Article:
I went through my photos and picked out a couple dozen that show key parts of the trailer.
1. The exhaust fan: I chose a MaxxFan 12V Maxxair RV fan. It's oversized for this small trailer, but with 3 speeds and both intake and exhaust, it should help with those hot desert nights:
2. For cold desert nights, I've got a HeatSource 2000 propane furnace. It's built into a 20x5x10 inch box:
The furnace output blows into the foot well area, and the furnace intake flows under the bed and sucks air from the front of the trailer.
The 10 pound LP tank mounts in an AT Overland carrier that bolts to the rear of the trailer:
3. This shot shows the solar panel sitting on top of the trailer, and the "attic" floor in place. The solar panel is a 235 watt unit from Sharp with a black anodized aluminum frame. This solar panel will charge up the 184 amp hours of house batteries that power both the 12V DC system (including dimmable white and red LED lighting), and the inverter that provides 120V AC for the microwave and various camera chargers.
4. After I got the basic frame built, I sat inside and decided the shelves and microwave placement in the original design were not the best. I moved the microwave to the "attic" to simplify the mounting and save weight.
When I bench tested the house battery / inverter / microwave, I discovered that I needed a different inverter. The "coffee test" passed with a Schumacher 1500 truck inverter that I bought at Tractor Supply:
The microwave is a 700 watt unit, and the two batteries needed to supply 40 amps each to keep up.
The coffee test showed that I could heat a cup of water from room temperature to 160 degrees F in 2-1/2 minutes.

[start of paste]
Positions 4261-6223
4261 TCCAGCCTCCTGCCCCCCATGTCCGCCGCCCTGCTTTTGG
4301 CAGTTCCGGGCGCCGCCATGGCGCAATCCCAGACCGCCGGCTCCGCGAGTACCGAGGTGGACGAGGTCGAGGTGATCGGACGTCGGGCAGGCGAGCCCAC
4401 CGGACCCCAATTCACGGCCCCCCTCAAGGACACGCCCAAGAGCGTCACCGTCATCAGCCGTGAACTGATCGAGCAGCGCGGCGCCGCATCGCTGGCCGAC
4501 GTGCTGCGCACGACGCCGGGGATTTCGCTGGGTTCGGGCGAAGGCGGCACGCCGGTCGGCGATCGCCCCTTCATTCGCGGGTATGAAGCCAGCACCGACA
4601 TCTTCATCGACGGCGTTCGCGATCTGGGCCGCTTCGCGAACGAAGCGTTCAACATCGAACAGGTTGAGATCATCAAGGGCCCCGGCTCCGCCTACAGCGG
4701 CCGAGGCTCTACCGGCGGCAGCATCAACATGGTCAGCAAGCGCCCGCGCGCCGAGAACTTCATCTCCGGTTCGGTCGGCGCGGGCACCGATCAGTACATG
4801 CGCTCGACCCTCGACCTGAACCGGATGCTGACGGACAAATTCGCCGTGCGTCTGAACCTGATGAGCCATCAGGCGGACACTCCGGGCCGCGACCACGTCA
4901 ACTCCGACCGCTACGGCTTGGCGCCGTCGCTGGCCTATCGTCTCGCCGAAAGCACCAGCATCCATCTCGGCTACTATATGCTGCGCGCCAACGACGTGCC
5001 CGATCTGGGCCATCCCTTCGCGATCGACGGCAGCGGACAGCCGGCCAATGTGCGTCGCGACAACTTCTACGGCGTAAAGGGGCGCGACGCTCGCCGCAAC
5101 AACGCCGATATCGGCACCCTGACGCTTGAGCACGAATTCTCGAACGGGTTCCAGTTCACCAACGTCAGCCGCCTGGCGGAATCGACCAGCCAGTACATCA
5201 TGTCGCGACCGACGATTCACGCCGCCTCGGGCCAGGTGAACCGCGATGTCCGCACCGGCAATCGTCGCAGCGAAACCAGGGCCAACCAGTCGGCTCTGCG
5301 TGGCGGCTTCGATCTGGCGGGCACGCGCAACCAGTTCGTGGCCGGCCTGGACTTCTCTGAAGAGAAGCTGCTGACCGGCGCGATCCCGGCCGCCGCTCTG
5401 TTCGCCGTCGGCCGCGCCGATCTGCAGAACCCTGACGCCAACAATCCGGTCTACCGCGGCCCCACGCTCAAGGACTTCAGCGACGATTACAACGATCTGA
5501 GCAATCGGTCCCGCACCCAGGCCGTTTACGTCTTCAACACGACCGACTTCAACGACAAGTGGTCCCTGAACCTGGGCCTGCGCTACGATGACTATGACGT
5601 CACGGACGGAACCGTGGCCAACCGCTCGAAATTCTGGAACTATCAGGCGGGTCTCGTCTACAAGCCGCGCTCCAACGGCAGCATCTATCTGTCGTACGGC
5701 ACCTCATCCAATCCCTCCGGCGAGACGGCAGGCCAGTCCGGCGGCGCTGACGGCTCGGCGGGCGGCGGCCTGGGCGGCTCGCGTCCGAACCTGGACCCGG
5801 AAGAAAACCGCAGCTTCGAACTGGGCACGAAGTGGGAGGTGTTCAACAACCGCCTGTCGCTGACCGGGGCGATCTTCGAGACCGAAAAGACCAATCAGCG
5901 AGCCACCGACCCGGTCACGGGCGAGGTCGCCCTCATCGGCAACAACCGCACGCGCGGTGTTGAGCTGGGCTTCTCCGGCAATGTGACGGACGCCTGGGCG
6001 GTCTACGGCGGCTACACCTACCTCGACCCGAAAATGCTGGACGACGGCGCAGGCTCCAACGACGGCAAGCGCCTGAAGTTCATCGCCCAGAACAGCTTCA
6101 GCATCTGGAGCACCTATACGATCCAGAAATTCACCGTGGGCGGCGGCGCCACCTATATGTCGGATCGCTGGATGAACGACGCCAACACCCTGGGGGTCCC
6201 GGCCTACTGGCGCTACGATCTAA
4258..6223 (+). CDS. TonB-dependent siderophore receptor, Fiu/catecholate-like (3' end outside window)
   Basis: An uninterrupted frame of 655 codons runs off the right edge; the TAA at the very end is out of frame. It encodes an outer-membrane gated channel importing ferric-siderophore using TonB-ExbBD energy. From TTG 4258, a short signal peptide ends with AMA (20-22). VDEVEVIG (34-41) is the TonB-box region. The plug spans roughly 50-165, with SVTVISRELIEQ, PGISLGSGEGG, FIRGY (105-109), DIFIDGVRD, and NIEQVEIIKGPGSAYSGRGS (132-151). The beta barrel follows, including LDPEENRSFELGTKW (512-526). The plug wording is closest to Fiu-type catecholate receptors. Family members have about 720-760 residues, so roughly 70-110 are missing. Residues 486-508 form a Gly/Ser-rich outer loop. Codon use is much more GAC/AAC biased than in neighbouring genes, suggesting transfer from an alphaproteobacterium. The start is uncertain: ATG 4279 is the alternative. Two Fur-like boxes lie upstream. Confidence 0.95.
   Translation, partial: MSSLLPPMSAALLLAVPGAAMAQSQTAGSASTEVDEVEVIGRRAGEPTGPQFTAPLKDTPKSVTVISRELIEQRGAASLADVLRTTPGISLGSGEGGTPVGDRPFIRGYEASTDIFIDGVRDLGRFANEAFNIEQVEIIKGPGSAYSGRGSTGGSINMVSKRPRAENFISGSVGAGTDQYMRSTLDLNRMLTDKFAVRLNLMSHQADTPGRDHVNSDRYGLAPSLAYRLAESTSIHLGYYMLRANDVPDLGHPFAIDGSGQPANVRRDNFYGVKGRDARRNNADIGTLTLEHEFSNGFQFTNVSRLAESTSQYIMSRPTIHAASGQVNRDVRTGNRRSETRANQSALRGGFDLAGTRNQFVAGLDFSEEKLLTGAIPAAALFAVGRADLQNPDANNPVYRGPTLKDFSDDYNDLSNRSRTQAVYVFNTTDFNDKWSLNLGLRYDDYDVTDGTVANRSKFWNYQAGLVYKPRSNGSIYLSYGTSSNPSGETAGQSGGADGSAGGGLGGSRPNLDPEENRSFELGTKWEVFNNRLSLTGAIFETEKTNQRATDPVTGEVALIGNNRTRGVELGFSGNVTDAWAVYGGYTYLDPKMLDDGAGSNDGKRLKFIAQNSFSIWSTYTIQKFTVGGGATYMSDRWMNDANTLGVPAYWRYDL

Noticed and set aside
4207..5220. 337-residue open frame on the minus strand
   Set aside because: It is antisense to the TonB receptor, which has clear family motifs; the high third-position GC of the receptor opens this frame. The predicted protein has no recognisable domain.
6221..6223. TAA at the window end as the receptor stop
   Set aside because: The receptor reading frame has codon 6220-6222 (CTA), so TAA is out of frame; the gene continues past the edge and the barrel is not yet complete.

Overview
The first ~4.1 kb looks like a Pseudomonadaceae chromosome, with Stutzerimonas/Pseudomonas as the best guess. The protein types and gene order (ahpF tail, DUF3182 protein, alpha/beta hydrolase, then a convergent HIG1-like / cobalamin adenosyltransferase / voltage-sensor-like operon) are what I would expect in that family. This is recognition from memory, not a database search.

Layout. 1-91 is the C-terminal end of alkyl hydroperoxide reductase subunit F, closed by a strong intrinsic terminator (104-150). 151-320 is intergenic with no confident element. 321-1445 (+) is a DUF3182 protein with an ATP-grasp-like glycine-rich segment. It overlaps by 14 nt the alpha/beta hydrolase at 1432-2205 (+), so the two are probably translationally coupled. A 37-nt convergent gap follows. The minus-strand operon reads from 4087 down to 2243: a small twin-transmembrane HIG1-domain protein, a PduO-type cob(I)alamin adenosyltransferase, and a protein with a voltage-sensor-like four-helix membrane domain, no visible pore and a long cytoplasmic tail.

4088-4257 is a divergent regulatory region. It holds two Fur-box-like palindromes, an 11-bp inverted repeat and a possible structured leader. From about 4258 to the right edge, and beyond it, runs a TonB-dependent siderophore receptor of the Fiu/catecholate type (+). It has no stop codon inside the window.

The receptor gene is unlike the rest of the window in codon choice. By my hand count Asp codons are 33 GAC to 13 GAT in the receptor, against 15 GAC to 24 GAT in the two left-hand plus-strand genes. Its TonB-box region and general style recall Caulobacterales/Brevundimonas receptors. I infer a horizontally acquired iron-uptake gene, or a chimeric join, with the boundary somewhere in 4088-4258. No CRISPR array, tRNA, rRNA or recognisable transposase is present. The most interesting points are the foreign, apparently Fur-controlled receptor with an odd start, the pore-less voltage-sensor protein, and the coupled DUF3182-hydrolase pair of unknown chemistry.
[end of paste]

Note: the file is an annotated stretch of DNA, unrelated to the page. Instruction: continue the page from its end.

5. Rather than build a whole shelf strong enough to hold the microwave, I decided to mount it directly to the attic floor with a couple of angle irons welded underneath to hold the weight. I'm using "Vibration damping sandwich mounts" from McMaster.com to provide shock insulation. Since the microwave has an oddly shaped bottom, I made a tray out of LEXAN and aluminum to hold the microwave:
I'll have a big velcro strap to hold the microwave down...
You can see the black rubber feet that protect the microwave from the big bumps involved in driving over washboard roads to the actual camping trails. Here's the finished look of the microwave:
6. I love to go into Canyonlands, and the Maze is miles from the nearest town. Hite crossing has fuel near the southern entrance, but prudence demands a generous fuel reserve. So in addition to mounting two cans on the rear, and two cans on the Chaser frame, I added a couple of mounting brackets for a pair of AT Overland fuel carriers on the front:
7. Last week I started mounting the eleven body panels made from 0.032 and 0.05 inch 5052 aluminum.
The key design element of the skin is that every panel overlaps its neighbor by at least 1 inch on a flat piece of tubing that can be bolted down with flanged button head capscrews. In some of the corners that meant adding triangular gussets to back up the sheet metal.
I anticipate another week of bending aluminum sheet, drilling, and painting.
I hope to take it for a shakedown cruise in October.
This build is taking many more months than I thought it would, but I'm very proud of the strength and durability of this trailer. I hope to enjoy it for many years.
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